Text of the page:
- The Washington Times - Wednesday, September 3, 2008

DERA ISMAIL KHAN, Pakistan — Helicopters ferried foreign troops from Afghanistan in an unusual ground and air attack on a border village that left at least 15 people dead on Wednesday, including civilians, officials said. Pakistan’s government blamed U.S. or NATO forces and warned that the raid undermined its efforts against terrorism.

In other violence buffeting the country, snipers fired on the prime minister’s limousine and the army said it killed two dozen militants in another part of the militancy-torn northwest.

American officials say Pakistan’s tribal regions along the Afghan border have turned into havens for al Qaeda and Taliban-linked militants involved in attacks on U.S. and NATO forces in Afghanistan.

The accusations — and suspected American missile strikes — have strained relations between the United States and Pakistan’s new civilian government in the days before it it elects a successor to ousted President Pervez Musharraf.

Officials gave differing accounts of Wednesday’s pre-dawn raid in South Waziristan, part of the tribal belt where officials suspect Osama bin Laden and al Qaeda No. 2 Ayman al-Zawahri are hiding. It was unclear whether any militant leaders were killed or captured.

Pakistan’s military said ground forces from NATO’s International Security Assistant Force in Afghanistan were ferried to the raid by two helicopters. If true, it would mark an extremely rare crossborder foray by foreign ground troops, although U.S. drone aircraft prowl the rugged border region armed with missiles.

The Foreign Ministry was more vague, saying U.S.-led coalition or NATO troops were responsible for “a grave provocation” and “a gross violation of Pakistan’s territory.”

It said it lodged a strong diplomatic protest over the “immense loss of civilian life.”

“Such actions are counterproductive and certainly do not help our joint efforts to fight terrorism,” it said. “On the contrary, they undermine the very basis of cooperation and may fuel the fire of hatred and violence that we are trying to extinguish.”

1st Lt. Nathan Perry, a spokesman for the U.S.-led coalition in Afghanistan, said it had “no information to give” about the alleged operation, while a spokesman for NATO troops there denied any involvement. The U.S. embassy in Islamabad declined to comment.

The governor of North West Frontier Province, the top administrator for the tribal belt, said up to 20 people died, including women and children.

Army spokesman Maj. Murad Khan said 15 people died, including seven civilians. He would not say whether the others were suspected militants.

Habib Khan Wazir, who lives in the area, said he heard helicopters, then an exchange of fire.

“Later, I saw 15 bodies inside and outside two homes. They had been shot in the head,” Wazir told an AP reporter by telephone.

He claimed the dead included women and children and that all were civilians.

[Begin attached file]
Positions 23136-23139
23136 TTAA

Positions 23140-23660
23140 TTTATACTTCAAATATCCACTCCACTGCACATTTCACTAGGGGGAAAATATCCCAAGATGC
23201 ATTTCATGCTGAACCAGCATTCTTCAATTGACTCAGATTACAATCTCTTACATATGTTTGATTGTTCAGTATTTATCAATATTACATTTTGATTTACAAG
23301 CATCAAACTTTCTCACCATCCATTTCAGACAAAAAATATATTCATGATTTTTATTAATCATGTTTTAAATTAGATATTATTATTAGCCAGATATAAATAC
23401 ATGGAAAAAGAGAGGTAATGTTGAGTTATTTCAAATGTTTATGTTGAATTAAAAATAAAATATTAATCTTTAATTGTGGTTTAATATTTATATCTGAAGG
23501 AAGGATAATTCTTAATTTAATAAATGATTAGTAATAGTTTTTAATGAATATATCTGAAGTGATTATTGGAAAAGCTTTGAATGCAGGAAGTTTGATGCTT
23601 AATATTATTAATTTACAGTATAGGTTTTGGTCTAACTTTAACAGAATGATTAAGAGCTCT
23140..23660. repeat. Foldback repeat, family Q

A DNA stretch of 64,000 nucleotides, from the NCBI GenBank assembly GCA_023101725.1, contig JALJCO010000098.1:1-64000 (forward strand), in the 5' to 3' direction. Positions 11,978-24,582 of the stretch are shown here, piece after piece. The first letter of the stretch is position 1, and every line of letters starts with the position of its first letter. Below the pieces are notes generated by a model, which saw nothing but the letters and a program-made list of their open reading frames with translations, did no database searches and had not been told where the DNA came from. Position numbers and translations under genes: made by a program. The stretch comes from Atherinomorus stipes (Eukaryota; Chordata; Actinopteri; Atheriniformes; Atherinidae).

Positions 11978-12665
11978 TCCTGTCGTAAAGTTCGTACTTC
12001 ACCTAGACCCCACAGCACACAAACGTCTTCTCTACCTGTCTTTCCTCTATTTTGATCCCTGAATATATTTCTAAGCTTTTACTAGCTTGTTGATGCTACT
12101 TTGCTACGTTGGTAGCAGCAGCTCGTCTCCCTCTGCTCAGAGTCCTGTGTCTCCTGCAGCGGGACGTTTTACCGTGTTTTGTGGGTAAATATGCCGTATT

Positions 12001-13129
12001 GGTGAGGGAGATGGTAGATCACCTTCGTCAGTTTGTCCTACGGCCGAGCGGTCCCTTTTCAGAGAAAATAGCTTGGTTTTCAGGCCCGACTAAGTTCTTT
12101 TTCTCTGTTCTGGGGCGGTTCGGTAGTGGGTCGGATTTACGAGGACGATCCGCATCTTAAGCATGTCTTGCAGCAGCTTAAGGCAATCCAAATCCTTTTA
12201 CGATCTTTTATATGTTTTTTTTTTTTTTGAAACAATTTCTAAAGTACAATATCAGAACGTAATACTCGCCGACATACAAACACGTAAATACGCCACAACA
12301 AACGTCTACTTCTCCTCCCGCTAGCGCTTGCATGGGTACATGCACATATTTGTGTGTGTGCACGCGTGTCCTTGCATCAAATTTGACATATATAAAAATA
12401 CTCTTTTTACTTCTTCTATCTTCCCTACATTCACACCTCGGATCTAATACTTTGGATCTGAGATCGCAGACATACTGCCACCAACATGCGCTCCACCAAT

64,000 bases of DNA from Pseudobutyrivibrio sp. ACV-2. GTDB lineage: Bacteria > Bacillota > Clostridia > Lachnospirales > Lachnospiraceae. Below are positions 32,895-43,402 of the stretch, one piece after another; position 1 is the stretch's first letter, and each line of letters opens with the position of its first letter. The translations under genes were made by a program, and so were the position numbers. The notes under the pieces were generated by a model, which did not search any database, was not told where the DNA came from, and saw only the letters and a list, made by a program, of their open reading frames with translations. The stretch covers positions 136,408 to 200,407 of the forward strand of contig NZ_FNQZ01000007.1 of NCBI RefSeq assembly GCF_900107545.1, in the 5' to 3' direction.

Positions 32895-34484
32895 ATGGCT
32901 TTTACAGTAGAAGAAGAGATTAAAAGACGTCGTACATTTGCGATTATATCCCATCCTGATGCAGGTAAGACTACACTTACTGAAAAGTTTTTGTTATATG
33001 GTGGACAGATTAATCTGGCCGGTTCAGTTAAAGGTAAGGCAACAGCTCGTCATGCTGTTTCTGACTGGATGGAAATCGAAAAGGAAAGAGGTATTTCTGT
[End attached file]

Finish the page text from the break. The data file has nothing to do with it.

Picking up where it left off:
“There was darkness at the time when the Americans came and killed our innocent people,” Wazir said. “We would have not allowed them to go back alive if they had come to our village in daylight.”

Residents said the dead were buried Wednesday.

The U.S. has pushed Pakistan to crack down on the militancy inside its territory, and there has been debate in Washington over how far the U.S. can go with its own strikes.

AP reported last year that U.S. rules of engagement allowed ground forces to go a little over six miles into Pakistan when in hot pursuit and when forces were targeted or fired on by the enemy. U.S. rules allow aircraft to go 10 miles into Pakistan air space.

Pakistani officials say crossborder strikes are a violation of their sovereignty. They plead with U.S. and NATO commanders to share intelligence and allow Pakistani troops to carry out all raids on their territory.

Relations deteriorated further this year when Pakistan said coalition aircraft bombed one of its border posts, killing 11 troops.

The civilian government — under pressure from Washington — has taken a tough line against militants, seeking to persuade a skeptical public that security forces are fighting Islamic extremists for Pakistan’s sake, not Washington’s. But U.S. officials recently accused rogue elements within Pakistan’s premier intelligence agency of sharing sensitive information with militants.

In a mark of the country’s precarious stability, snipers fired on the motorcade for Pakistan’s prime minister on Wednesday as it drove to the airport to pick him up, striking his car window at least twice, officials said.

Neither Prime Minister Yousuf Raza Gilani nor his staff were in the vehicles.

The attack was the second apparent assassination attempt in Pakistan in quick succession.

Shots were fired last week at a car carrying Lynne Tracy, the top U.S. diplomat in Pakistan’s troubled northwest, as she was headed to her office in the city of Peshawar. No one was hurt in that shooting.

Militants in the northwest have claimed responsibility for a series of suicide attacks, saying they are in revenge for recent military operations in at least three areas of the region.

Murad, the army spokesman, said security forces killed 25 to 30 militants in an offensive Wednesday against militants in the Swat valley, a former tourist destination were Islamic extremists tried to seized control last year.

Associated Press writers Munir Ahmad, Zarar Khan and Nahal Toosi in Islamabad and Fisnik Abrashi in Kabul contributed to this report.

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